Among Franklin county's able and eminent physicians Dr. Harry O. Philp is entitled to representation as one of the deservedly prominent, possessing a large country practice and enjoying the confidence of both laity and profession. Beloved as the kindly friend and doctor of hundreds of families in this part of the state, it might well have been such as he who inspired the famous couplet of Pope,

"A wise physician, skill 'd our wounds to heal,
Is more than armies to the public weal."

Dr. Philip [Philp?] was born in Jefferson county, Illinois, October 1, 1869, the son of James W. and Augusta (Kinne) Philp. The father was a native of Illinois, and his parents were among the earliest settlers of Jefferson county, their arrival on the Illinois plains having occurred when the Redman still looked upon them as his own hunting ground, his trail being clearly marked across them. The mother, who was a Hoosier by birth, was reared on a farm in Jefferson county, Illinois, whence she came as a little girl. James Philp was a farmer and school teacher and was a Union soldier in the Civil war, being captured and incarcerated in Andersonville prison. He was a member of Company I of an Illinois regiment. The founder of the family of Philp in this country was the subject's grandfather, Thomas Philp, who was born in England and came to this country when a young man, locating in Illinois and taking an active part in the many-sided life of the new community. He was noted as a musician in his day and locality and furnished tunefulness for many interesting occasions. He could be practical also and made all the shoes for the neighborhood. The maternal grandfather of him whose name inaugurates this review was a native of Indiana, in which state he lived and died. Thus the sublect's forebears on both sides of the house have been personally concerned with the growth and development of the middle west.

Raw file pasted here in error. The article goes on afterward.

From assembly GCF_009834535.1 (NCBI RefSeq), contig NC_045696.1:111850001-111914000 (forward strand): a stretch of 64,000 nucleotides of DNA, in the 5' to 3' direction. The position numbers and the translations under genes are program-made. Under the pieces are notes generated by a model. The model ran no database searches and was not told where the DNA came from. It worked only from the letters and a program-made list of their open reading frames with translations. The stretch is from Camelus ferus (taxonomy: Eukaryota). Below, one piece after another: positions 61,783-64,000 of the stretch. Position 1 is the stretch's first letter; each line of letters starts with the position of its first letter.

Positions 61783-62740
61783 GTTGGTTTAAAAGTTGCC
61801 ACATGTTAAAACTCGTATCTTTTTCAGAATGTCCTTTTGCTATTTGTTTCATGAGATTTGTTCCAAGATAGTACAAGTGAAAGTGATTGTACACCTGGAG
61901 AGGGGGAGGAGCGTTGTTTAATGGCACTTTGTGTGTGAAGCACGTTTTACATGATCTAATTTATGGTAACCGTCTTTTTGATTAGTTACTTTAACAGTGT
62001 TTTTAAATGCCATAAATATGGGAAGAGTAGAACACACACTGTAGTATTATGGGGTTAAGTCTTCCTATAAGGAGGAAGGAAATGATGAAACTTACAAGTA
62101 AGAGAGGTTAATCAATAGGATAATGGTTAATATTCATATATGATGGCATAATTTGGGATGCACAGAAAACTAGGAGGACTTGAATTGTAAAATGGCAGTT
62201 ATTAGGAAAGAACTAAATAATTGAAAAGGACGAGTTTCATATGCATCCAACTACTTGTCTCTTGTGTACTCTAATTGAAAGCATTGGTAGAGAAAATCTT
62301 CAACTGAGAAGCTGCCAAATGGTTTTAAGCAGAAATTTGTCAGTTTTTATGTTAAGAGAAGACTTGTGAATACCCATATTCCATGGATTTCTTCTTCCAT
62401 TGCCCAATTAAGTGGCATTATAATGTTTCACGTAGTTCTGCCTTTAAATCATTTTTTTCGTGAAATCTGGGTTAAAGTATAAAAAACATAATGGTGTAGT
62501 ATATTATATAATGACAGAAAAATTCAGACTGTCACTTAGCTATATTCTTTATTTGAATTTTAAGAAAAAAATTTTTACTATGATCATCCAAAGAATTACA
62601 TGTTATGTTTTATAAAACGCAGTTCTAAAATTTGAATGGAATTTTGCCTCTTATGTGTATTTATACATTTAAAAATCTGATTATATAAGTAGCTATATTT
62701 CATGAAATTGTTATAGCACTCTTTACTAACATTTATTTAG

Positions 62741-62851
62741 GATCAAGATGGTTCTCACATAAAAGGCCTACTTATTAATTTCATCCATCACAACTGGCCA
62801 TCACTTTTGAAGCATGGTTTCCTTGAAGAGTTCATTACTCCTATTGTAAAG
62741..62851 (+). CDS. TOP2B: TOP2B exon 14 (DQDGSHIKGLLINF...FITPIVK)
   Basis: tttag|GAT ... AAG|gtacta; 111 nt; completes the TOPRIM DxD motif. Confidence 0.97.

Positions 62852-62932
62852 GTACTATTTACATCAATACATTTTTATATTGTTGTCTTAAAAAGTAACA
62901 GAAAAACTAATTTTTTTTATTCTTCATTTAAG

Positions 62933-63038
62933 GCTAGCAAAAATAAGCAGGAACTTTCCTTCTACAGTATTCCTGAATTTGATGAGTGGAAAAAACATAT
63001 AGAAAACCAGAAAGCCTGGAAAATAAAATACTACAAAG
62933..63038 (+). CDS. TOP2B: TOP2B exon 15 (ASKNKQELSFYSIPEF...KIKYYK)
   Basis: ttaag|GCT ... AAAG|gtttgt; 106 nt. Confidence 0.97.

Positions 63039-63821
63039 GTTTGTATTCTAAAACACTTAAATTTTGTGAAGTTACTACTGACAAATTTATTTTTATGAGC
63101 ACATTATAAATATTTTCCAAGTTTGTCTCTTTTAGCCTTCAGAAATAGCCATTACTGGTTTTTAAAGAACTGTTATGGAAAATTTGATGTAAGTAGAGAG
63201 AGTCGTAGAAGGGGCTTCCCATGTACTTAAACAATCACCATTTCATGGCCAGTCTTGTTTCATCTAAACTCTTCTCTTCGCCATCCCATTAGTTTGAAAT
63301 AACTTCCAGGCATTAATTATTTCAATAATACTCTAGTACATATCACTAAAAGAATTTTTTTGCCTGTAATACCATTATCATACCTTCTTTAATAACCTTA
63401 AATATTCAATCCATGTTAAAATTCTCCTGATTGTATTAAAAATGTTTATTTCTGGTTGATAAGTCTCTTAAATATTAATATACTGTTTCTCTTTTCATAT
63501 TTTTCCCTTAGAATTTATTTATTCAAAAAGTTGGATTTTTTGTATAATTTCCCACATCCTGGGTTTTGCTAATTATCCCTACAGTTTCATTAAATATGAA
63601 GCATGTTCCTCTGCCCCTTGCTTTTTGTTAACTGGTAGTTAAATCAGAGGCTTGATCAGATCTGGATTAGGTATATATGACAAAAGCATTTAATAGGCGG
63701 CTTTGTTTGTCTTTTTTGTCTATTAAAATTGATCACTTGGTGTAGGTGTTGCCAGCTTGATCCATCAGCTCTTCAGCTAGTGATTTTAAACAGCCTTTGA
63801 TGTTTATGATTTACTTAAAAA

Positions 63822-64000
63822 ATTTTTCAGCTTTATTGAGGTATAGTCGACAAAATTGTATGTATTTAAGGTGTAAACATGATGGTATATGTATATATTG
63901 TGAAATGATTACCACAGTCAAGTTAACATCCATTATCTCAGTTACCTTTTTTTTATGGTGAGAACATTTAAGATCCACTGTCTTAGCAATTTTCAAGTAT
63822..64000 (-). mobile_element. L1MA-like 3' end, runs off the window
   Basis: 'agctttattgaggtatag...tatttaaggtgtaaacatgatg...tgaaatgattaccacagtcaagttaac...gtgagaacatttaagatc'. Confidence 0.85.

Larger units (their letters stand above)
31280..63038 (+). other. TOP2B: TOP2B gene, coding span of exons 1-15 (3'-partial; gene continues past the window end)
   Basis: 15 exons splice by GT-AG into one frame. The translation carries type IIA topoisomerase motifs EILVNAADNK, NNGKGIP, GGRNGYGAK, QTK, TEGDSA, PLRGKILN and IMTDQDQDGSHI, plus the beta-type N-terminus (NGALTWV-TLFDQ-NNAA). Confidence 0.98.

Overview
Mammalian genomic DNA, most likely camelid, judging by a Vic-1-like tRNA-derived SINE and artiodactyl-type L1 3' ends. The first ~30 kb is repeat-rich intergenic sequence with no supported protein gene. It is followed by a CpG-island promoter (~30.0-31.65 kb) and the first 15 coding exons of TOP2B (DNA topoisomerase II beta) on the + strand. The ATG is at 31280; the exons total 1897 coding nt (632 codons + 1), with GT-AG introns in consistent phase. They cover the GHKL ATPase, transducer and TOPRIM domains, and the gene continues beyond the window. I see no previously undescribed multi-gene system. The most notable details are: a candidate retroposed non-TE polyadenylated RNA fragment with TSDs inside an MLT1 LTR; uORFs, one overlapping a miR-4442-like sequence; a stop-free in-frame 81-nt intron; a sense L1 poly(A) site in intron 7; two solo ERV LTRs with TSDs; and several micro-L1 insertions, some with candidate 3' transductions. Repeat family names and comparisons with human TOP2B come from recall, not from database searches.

Doctor Philp received his education in the public schools of Jefferson county and worked on a farm until he attained to the age of


twenty-one years. In the meantime he arrived at a decision to enter the medical profession and accordingly matriculated in the Missouri Medical College at St. Louis, from which he was graduated in 1893. Soon after receiving his degree he located in Ewing and he has continued in active practice ever since that time. His practice, which is large, takes him over a wide rural territory. He has been very successful, financially and professionally, and he owns considerable property, having an excellent farm and other material interests.

Dr. Philp was happily married in 1894 to Daisy Neal, daughter of Thor Neal, an extensive farmer and stock dealer. He resided in Franklin county for a number of years, but now makes his home in Missouri. They have one child, a son named James, who is a pupil in the public schools. Dr. and Mrs. Philp belong to the Methodist Episcopal church, taking an active interest in its good works. He is a member of Ewing lodge, No. 705, of the Masons, and is identified with the Southern Illinois and Franklin County Medical Societies, He is Republican in politics and is inclined to the cause of Prohibition, in whose beneficial influence upon a community he has great faith.

Bio's Index